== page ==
Home Weather Late August Sun And Showers Around Florida; Tropics Remain Very Busy

Late August Sun And Showers Around Florida; Tropics Remain Very Busy

Monday features plenty of hot sun and periods of showers and storms during the mid to late afternoon. Highs on Monday will be mostly in the low 90s but some locations right at the Atlantic coast will top out in the upper 80s.

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Tuesday will bring lots of sun with some afternoon showers and storms, especially in the east coast metro area.  Tuesday’s highs will be in the low 90s in the east coast metro area and the upper 80s along the Gulf coast.

Wednesday will begin the month of September with sunny skies and a few afternoon showers with maybe a storm.  Wednesday’s highs will be in the low 90s in the east coast metro area and near 90 degrees along the Gulf coast.

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Thursday will feature plenty of sun, a few clouds at times, and some passing showers and storms during the mid to late afternoon.  Thursday’s highs will be in the low 90s in the east coast metro area and near 90 degrees along the Gulf coast.

Friday’s forecast calls for a mix of sun, showers, and some storms at times.  Highs on Friday will be near 90 degrees.

Ida is now a tropical storm, but not before bringing devastating winds and storm surge to coastal Louisiana as it made landfall on Sunday.  At 5 am Monday, Tropical Storm Ida was located near 30.0 North, 90.8 West, about 95 miles south-southwest of Jackson, Mississippi.  Maximum sustained winds were 60 miles per hour, and Ida was moving north at 8 miles per hour.  Ida continues to bring flooding rain as it moves inland, and the Louisiana and Mississippi coasts were still feeling the effects of storm surge early on Monday.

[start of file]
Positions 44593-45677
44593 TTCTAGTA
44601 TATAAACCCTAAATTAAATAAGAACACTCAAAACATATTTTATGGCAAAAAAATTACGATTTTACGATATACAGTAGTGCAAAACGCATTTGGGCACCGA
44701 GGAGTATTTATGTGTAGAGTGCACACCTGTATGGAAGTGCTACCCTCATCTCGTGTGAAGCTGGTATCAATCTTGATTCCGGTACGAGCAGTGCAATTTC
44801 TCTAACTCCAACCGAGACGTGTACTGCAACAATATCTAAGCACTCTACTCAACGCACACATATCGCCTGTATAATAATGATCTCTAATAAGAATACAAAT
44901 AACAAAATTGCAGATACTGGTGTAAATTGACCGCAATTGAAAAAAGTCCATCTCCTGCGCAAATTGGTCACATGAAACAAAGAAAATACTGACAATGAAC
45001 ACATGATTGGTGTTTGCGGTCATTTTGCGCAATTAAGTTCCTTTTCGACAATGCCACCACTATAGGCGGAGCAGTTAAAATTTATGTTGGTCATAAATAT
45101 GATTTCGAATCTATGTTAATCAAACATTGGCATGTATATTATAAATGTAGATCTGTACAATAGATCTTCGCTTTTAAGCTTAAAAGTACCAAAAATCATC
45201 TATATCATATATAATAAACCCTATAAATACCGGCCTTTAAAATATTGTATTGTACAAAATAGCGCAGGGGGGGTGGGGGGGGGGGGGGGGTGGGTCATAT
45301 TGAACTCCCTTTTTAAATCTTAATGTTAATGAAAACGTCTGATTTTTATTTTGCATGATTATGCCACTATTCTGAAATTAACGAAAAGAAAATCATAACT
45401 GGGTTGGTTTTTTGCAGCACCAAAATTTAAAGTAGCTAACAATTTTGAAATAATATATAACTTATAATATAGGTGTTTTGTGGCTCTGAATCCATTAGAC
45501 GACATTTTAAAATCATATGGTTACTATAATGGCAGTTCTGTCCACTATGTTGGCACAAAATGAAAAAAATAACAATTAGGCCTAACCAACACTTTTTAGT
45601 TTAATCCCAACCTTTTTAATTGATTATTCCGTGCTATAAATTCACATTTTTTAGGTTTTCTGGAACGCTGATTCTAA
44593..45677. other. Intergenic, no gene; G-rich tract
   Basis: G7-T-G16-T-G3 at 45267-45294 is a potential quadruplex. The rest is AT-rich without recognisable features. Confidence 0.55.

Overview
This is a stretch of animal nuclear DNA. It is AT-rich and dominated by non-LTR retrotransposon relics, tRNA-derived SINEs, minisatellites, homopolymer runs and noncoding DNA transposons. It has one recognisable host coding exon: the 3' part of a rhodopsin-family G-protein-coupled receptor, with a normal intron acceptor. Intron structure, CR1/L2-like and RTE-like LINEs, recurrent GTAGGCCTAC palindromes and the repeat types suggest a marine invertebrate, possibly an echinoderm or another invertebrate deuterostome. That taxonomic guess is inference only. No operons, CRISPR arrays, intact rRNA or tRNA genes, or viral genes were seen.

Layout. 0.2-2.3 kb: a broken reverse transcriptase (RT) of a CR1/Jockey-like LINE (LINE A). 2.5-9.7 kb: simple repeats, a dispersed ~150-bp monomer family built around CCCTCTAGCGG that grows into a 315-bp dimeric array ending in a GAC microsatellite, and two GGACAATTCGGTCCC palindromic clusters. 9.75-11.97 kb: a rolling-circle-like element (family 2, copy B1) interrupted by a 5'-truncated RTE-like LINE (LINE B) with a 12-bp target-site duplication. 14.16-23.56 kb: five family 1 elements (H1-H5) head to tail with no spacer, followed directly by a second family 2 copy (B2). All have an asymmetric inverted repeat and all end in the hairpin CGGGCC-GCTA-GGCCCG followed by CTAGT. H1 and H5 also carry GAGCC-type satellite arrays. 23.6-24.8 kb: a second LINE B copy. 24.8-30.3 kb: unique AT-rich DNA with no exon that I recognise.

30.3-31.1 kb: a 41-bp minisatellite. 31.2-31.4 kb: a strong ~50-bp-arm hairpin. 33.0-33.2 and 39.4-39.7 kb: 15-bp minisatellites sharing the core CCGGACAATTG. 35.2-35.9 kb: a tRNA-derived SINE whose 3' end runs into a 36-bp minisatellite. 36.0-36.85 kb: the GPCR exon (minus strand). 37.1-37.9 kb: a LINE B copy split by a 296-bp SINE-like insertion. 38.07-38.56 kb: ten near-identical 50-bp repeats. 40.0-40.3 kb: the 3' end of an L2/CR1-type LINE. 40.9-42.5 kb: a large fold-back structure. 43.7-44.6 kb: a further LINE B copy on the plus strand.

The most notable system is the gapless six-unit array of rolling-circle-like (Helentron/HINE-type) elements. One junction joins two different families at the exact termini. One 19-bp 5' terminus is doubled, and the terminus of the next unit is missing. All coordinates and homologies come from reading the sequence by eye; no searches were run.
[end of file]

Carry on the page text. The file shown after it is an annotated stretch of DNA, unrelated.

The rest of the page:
Tropical Depression # 10 is struggling against upper level winds.  At 5 am, TD # 10 was located near 20.8 North, 50.6 West, about 775 miles east-northeast of the Leeward Islands.  Maximum sustained winds were 35 miles per hour, and the depression was moving north at 8 miles per hour.  TD # 10 still could reach tropical storm strength, but it’s expected to remain over open waters.

Tropical Depression # 11 became Tropical Storm Julian briefly on Sunday, but it’s now a post-tropical cyclone.  At 5 am Monday, Julian was located near 38.1 North, 41.9 West, about 810 miles west of the Azores.  Maximum sustained winds were 60 miles per hour, and Julian was racing northeast at 26 miles per hour into oblivion.

Elsewhere, a strong wave that is emerging into the eastern Atlantic has a high chance of becoming a depression during the next five days.. The low pressure area off the Delmarva peninsula has virtually no chance of developing as it drifts away from the U.S. coast.  Finally, a broad area of low pressure is expected to develop in the southern Caribbean in a couple of days, and this feature has a low chance of becoming a depression during the next five days as it moves in the direction of Central America.

Donna Thomas has studied hurricanes for two decades. She holds a PhD in history when her experience with Hurricane Andrew ultimately led her to earn a degree in broadcast meteorology from Mississippi State University. Donna spent 15 years at WFOR-TV (CBS4 in Miami-Fort Lauderdale), where she worked as a weather producer with hurricane experts Bryan Norcross and David Bernard. She also produced hurricane specials and weather-related features and news coverage, as well as serving as pool TV producer at the National Hurricane Center during the 2004 and 2005 seasons. Donna also served as a researcher on NOAA's Atlantic Hurricane Database Reanalysis Project. Donna specializes in Florida's hurricane history.